Warning: Cannot modify header information - headers already sent by (output started at /home/uspatri1/public_html/index.php:32) in /home/uspatri1/public_html/wp-content/plugins/wp-super-cache/wp-cache-phase2.php on line 1197
Retro Cold Weather Gear | U.S. PATRIOT NEWS & REVIEWS

Soldiers complain. When we first got issued bivi bags in the early 1990s, we complained because they had a drawstring hood and not a zip closure. The cold weather boots we got for Bosnia didn’t have enough grip, the cold weather hat was itchy, the Gore-Tex waterproofs were too noisy to wear as an outer layer. There is a solution though. The quartermaster has had a rummage around the shelves at the back of the store, and there’s a whole new range of high quality gear available for this year’s winter deployment. Here are some of the highlights:

  • Blanket, wool – A highly versatile item. Slightly more compact than a sleeping bag and with almost 10% of the insulating capability, this can be quickly rolled around your shivering body at night so you can keep shivering but look slightly neater. It magnetically attracts dead grass and leaves, so doubles as a camouflage net.
  • Greatcoat – Basically a blanket with sleeves, this knee-length item is extremely warm even when wet. It’s also extremely heavy, even when dry. When combined with the blanket, it’s sometimes possible to stop shivering long enough to get some sleep.
  • Ammunition Boots – Steel hobnails give these boots spectacular grip, as long as the ground’s not too hard, and aren’t really that noisy. You’ll also get the benefits of ankle-high protection and an almost lightweight, practically flexible triple leather sole. Equally (un)suitable for all weather conditions.
  • Poncho – Don’t bother with complicated rain gear when you can simply stick your head through the middle of this waterproof sheet. Yes, there’s a big hole in it.
  • CapCap Comforter – This knit woollen tube can be worn around your neck as an itchy scarf, or folded into an itchy cap that will come unfolded as soon as you start running and flop amusingly over your face.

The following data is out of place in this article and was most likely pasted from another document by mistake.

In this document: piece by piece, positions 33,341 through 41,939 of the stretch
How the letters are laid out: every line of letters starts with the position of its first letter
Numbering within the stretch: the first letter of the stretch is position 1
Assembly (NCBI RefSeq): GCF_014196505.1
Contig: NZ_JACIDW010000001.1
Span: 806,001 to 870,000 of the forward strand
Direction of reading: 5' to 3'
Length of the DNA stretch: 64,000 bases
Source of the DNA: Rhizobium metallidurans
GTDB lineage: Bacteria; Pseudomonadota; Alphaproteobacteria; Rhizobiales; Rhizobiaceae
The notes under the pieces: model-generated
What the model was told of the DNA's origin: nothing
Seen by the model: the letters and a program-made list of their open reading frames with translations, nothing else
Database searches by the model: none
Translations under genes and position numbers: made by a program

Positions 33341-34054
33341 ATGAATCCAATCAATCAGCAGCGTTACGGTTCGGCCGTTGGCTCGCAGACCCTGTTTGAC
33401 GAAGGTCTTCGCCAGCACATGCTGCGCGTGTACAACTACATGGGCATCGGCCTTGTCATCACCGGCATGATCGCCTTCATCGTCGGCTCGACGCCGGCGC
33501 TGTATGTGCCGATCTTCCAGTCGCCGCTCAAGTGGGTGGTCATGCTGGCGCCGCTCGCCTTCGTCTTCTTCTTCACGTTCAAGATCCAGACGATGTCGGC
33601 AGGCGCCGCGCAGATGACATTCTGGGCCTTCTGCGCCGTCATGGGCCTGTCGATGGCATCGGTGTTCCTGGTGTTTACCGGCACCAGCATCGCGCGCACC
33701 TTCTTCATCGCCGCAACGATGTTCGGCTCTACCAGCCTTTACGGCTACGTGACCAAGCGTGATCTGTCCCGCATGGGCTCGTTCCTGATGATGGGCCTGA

• Steel Helmet – Do you ever have trouble working out what the season is? Don’t worry – this steel head enclosure will tell you. If your brain’s baking, it’s summer. If your hair has frostbite, it’s winter.
  • Balaclava Helmet – Disappointed that the cap comforter only irritates small parts of your head? This woollen ski mask will make your whole face itch.
  • Gloves, Field, Wool – What could be better in winter than a pair of gloves that absorb water and aren’t windproof? Not that it matters; they have no grip at all, so put them back in your pocket and let’s see some skin on that rifle.

Well, I could go on. The Shirt, Man’s, KF; awesomely warm, but apparently knitted from brambles and so irritating that people used to shave the inside. 1960 pattern combat trousers – double lined and incredibly warm in dry cold, but capable of soaking up pints of water in wet weather. The Jersey, Heavy, Wool… no, wait, that was actually quite good. I think you get the point, though. Some of the gear I’ve listed dates back to World War II; some was in use as late as the mid-1990s. Modern cold weather equipment might not be perfect, but it’s come a very long way in a short time. In fact, I used to cheer myself up on cold, wet nights in the field by imagining how bad it would have been with the kit I had in the late 1980s. Yeah, I’ll stick with the modern gear, thanks.

Disclaimer: The content in this article is the opinion of the writer and does not necessarily reflect the policies or opinions of US Patriot Tactical.

Fergus Mason

Fergus Mason grew up in the west of Scotland. After attending university he spent 14 years in the British Army and served in Bosnia, Northern Ireland, Kosovo and Iraq. Afterwards, he went to Afghanistan as a contractor, where he worked in Kabul, Mazar-e-Sharif and Camp Leatherneck. He now writes on a variety of topics including current affairs and military matters.
Fergus Mason

Latest posts by Fergus Mason (see all)

0 Shares

Leave a Reply

Your email address will not be published. Required fields are marked *